My system to achieve all these things is the following:

The government invent a new type of tax (but of course we don't want to call it a tax!), call this compulsory elderly-support. Say its X%. This is the minimum. People can optionally also put whatever extra they want in to the elderly-support system. The continuous flow of elderly-support money that comes in from workers is used to pay money to the retired. Note that this is all happening at one instant - there is no pretense that some investment is being put in storage for future use. Its plain and simply workers-now-support-retired-people-now. So the next question is how to apportion the money - this is where we need to do a little mathematical jiggery pokery. The money is not distributed evenly amongst retired people, instead it is (roughly speaking) distributed in proportion to the amount of money those retired people fed in to the elderly-support system during their working lives. The maths required to achieve this is not trivial, but it is certainly doable.

So what are the advantages of this system?
  • Nobody is being forced to predict the stock market. People who save similar amounts will be similarly comfortable in their retirements.
  • If a country develops well and has a boom, then the retired population will automatically benefit from the boom.
  • If the country has a recession then retired people will take their share of the burden, rather than requiring an unbearably large fraction of the now-poorer nations GDP.
  • The whole system will be far more predictable for pensioners, workers and government.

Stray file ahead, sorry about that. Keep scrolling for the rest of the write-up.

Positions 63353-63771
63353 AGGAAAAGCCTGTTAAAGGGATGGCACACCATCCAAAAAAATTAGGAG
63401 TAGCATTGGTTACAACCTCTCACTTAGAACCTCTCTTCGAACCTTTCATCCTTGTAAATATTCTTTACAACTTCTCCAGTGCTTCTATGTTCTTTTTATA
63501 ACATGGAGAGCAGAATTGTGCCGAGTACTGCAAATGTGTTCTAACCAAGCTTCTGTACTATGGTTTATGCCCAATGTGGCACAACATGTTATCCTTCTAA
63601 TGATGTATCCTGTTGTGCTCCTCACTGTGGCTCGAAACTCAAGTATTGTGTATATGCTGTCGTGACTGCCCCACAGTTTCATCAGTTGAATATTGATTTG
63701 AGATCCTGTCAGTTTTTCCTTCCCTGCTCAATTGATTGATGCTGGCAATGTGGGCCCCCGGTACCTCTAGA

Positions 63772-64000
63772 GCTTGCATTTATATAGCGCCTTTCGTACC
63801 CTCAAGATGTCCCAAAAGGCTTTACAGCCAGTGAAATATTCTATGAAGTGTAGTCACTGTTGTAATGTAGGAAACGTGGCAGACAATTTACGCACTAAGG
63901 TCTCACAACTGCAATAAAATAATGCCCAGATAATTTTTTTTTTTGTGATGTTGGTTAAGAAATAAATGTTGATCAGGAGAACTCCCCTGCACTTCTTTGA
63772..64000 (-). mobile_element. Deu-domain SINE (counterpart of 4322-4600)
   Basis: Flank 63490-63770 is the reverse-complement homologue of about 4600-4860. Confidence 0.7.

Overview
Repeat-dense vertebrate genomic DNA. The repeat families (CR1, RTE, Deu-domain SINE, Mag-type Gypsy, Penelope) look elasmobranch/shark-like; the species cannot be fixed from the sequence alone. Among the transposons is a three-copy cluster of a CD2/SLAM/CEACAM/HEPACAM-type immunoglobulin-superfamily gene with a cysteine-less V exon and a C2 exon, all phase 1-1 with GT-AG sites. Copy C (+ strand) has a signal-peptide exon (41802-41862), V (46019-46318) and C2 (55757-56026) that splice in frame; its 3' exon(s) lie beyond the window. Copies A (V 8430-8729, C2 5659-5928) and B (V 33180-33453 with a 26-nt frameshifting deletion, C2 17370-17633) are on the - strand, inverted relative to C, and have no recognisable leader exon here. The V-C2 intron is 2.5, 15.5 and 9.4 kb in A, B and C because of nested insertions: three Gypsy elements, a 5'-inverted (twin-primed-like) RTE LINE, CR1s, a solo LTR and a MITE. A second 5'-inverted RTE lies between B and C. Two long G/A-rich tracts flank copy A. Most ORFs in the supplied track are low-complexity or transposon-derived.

Thursday, 19 March 2009

My predictions...

OK, just for fun I am going to make a set of predictions so that in a few years time you can all look back and laugh at how wrong I was.

I predict the the price of Gold, as measured in Chinese Yuan, will rise dramatically then fall again over the next few years and end up lower than it is now. I say measured in Chinese Yuan because I think that will be the worlds most stable currency over the coming years.

I predict that the dollar will lose at least 30% of its value against the Chinese Yuan over the next few years, but the change in rates will be very uneven, there will be a sudden drop over a very short period.

I predict that the average U.S. and Chinese hourly incomes will move dramatically closer together. I think the gap will halve.

I think that the GDP of China will overtake that of the US within 5 years.

I think the tax rates in both the US and UK for the better off will be forced to rise significantly.

I think that the interest rates offered by the US for their government bonds will, at some point, at least double from where they are today.